Mayor Kelster said he has not yet |
secured an opinion from City Solicitor I
John 15. Fox on the proper proce- i
dure, now that it is illegal to ap
propriate drink held in Incompetent |
hands. He is taking the new phase j
ot the matter under consideration i
The matter was called to Mr. K< is- |
ter's attention this morning follow- j
irg receipt of news from Coatesville.
where Mayor Swing adopted the in
genuous scheme outlined above.
[Continued front First Pago.]
of the traffic formerly carried by ex
press companies.
"Speaking of the present building,
there is riio large space, the Fed
eral court room, which takes up
nearly n complete lloor and which
is used only six woks in a your. With
our plant, right in the new station we
could take care of Harrisburg eas
ily enough with our twenty-live
branch stutions. In these speedy
days mail work cannot be done on
the trains; it is transacted at termi
nals. As for a general delivery room
this would bo 110 great puzzle; a
special room might be rented some
where in the heart of the town, but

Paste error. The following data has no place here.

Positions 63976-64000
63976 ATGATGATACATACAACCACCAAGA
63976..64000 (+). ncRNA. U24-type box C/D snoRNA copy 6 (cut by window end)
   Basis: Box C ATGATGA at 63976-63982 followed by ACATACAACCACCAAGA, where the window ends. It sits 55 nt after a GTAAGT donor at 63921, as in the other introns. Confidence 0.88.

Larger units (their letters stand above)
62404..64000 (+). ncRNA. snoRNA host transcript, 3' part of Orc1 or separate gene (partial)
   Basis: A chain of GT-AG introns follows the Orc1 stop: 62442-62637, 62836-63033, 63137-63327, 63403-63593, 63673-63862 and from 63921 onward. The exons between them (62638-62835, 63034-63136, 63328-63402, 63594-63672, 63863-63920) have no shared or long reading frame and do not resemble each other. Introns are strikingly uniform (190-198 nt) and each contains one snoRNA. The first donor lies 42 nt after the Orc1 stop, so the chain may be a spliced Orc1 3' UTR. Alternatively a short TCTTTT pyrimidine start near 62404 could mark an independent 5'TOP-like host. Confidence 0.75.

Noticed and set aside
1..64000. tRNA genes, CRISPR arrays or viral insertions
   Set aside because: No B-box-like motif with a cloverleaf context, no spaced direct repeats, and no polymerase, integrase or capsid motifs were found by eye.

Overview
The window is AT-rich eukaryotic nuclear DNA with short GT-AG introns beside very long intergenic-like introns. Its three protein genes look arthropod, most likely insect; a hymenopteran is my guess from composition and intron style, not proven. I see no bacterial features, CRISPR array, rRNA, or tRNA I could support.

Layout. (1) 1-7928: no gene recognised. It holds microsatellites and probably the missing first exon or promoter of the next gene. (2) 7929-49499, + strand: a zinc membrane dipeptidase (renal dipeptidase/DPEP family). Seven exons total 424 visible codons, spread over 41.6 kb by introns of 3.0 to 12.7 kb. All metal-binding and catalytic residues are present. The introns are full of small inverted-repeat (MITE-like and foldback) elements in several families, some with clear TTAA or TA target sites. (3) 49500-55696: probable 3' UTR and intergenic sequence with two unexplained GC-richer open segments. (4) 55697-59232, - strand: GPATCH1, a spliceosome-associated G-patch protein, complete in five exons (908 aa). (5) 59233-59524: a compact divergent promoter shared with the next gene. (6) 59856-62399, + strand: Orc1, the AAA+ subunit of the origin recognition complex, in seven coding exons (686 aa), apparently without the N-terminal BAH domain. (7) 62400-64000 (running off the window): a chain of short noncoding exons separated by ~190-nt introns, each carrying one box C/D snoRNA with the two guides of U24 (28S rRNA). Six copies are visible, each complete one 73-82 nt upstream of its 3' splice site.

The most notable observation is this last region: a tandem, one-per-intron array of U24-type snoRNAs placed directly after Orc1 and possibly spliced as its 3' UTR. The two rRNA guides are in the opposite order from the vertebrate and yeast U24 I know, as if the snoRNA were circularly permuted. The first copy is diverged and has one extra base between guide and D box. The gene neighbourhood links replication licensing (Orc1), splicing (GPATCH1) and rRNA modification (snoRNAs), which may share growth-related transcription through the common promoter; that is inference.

this, of course, is a detail."
Postmaster Sites concluded, there
fore, that there is 110 immediate ne
cessity for enlarging the present of
lice, but sincerely hopes that the
Pentjsy folk will go through with
their tentative plans to erect a great
union station where the local post
oflioo can permanently settle in the
I modern standardized conditions con
i ditions being introduced to other
| commonwealths.
I The 1\ It. Jt. Y. M. C. A. held an
i open house yesterday for the mem-
I hers and their friends. Games and
! other interesting events were includ
j cd on the day's program.
i —1
I The unuuai meeting of the stouk
-1 uoiuers ot tne Fan outiuuui iiunk, of
i Harrisburg, Fa., w ill be held in the
, oanking room of tne First iiuuoual
IBank on Tuesday, January 14, niu,
; between the hours of 11 and 1 o'clock,
i for the election of directors for tiie
ensuing yeai, and lor the transaction
ot such other business as may prop
erty eoine ueiore tiie meeting.
E. J. ULAjs'CY.
| NOTICE Letters of Admlnistra
-1 Huh on the Estate of Charles At. bul
!li an, late of Harrisburg. Dauphin
I County, Pa„ deceased. Having heen
I grunted to the undersigned residing m
| Hurnsburg. all persons indebttu to
; said Estate are requested to make
immediate payment, una those* having
claims will present them for settle
No. 14 3S Market Street.
In tiie Court of Common Fleas of
Dauphin County, Fa., Number 67.
Commonwealth Docket. 11)13.